This material compliments of Rum & Reggae Guidebooks
Introduction to Búzios
(Rum & Reggae's Guide to Brazil - Rio Chapter, 11/12/2005)
This once-upon-a-time lazy beach town has beengroomed for greatness in tourism for nearly four decades. Over the years a constant flow of international celebrities, pioneered by Brigitte Bardot, and Brazilian social heavyweights has brought investment, style, and support for a solid tourism sector. Búzios complements Petrópolis as the beach retreat of Rio’s rich and famous. It also rivals anyplace in the country for Argentine ex-pats and tourists (Búzios is one of the few places where English is more widely spoken). Stretched across a 5-mile/8-kilometer-long peninsula, greater Búzios offers visitors 11 beaches, great and small. Centered around Rua das Pedras, a seaside road made of ill-fitting stones, reminiscent of an Argentine mountain town, is the glitz trip Búzios offers to those who come here to go shopping, eat out, and party in the street. On Brazilian summer nights, this road is usually loaded with a “parade” of tourists. The center of town, Praça Santos Dumont, is just one block inland. Around the plaza and down Rua Manuel Turíbio de Farias, which runs parallel to Rua das Pedras, you will find more of the same Internet centers, restaurants, boutiques, and bars that have attracted tourists for years.
Along the Orla Bardot, a one-way street that extends from Rua das Pedras north towards Armação and Ossos beaches, you will find a slew of nice restaurants and bars, each with its own slice of ocean view. The historical remnants of Búzios—the fishing village—are focused around Praça dos Ossos and the northernmost end of Armação. This part of town is not nearly as fabulous as the center, but it has more soul. It offers a mellow alternative to the posh and circumstance that tends to overwhelm along Rua das Pedras. The pousadas (“inns”) here are simple, family owned, and surprisingly comfortable. The owners will stay up all night sharing stories and telling you about Búzios, Brazil, or Argentina, and their view of the world, if you let them.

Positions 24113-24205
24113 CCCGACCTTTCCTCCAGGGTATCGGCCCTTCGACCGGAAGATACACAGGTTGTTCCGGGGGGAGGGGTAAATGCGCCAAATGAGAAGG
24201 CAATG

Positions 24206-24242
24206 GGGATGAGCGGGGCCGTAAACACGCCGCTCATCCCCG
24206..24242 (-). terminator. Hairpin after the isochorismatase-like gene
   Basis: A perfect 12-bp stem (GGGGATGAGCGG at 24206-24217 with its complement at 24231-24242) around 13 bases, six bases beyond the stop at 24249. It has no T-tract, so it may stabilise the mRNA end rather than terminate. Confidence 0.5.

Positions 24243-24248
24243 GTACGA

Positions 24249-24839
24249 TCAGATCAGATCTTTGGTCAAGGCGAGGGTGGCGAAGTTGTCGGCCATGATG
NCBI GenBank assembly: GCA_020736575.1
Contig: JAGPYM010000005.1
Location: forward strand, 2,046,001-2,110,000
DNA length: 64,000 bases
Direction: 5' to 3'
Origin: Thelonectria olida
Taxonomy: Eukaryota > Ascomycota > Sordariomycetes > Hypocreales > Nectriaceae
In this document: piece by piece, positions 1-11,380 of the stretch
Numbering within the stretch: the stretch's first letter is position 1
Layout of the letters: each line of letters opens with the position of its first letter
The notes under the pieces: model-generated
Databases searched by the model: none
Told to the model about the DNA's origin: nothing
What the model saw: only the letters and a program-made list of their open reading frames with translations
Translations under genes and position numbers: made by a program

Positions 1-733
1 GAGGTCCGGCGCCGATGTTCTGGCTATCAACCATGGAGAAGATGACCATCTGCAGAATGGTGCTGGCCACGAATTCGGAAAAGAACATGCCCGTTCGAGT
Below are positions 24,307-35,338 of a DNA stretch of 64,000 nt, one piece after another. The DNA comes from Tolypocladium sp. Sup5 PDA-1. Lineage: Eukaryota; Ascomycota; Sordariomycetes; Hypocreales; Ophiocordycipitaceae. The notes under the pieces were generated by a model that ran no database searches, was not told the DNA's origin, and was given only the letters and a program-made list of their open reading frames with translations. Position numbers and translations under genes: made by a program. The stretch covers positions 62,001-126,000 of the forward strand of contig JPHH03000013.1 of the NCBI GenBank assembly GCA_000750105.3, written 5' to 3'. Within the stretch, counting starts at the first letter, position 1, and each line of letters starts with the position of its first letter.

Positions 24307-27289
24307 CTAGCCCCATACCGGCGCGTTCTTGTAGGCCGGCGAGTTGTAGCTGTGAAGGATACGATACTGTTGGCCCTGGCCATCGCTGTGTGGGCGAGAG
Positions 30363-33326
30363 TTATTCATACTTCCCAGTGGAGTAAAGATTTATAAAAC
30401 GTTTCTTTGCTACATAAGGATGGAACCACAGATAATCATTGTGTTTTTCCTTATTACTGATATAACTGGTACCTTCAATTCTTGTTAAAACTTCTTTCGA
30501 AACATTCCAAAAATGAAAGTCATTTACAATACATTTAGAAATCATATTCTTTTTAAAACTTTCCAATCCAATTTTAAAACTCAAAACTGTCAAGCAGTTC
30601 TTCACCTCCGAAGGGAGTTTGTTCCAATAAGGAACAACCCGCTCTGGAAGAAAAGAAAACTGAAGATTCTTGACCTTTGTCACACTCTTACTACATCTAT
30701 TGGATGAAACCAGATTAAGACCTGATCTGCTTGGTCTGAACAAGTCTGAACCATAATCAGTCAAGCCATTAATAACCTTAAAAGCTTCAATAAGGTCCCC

Farther from the center of town and down the peninsula, numerous neighborhoods offer their own charm. They are full of rich Brazilians with beach homes in Búzios and, apart from numerous pousadas, offer little more than cheesy tourist trinket shops, a handful of restaurants, and the same stores in any small town—hardware, pharmacy, barber, etc. Ferradura, Manguinhos, and Geribá each have long white-sand beaches that overflow with tourists in the summer. Punctuated around the peninsula, various beaches attract different crowds, from elite families and their friends mixed among locals to surfers and nudists. The center of town, and main tourist dock, is right on Praia do Canto. Praia Armenção looks upon the fishing harbor. Praia dos Ossos is a protected, backyard beach for the small houses built along the water. Famous for celebrity sightings, packed Praia João Fernandes attracts a healthy crowd. Both Azeda and João Fernandinho beaches are very protected, ideal for snorkeling. Praia Brava is the surf beach, and just across the ridge, along a well-worn trail, Praia Olho de Boi (Bull’s Eye Beach), is a secluded beach for naturists and those seeking to eliminate tan lines.
Finally, you will not leave Búzios without running into someone from Argentina. Most of them are tourists, just like you, but the expat Argentines who have been living in Búzios for 15 to 20 years are a rare breed indeed. If you find yourself in conversation with one, don’t be too hasty about leaving. They are a rich resource of regional history, an alternative point of view to Brazil, and, more often than not, generous and sincere.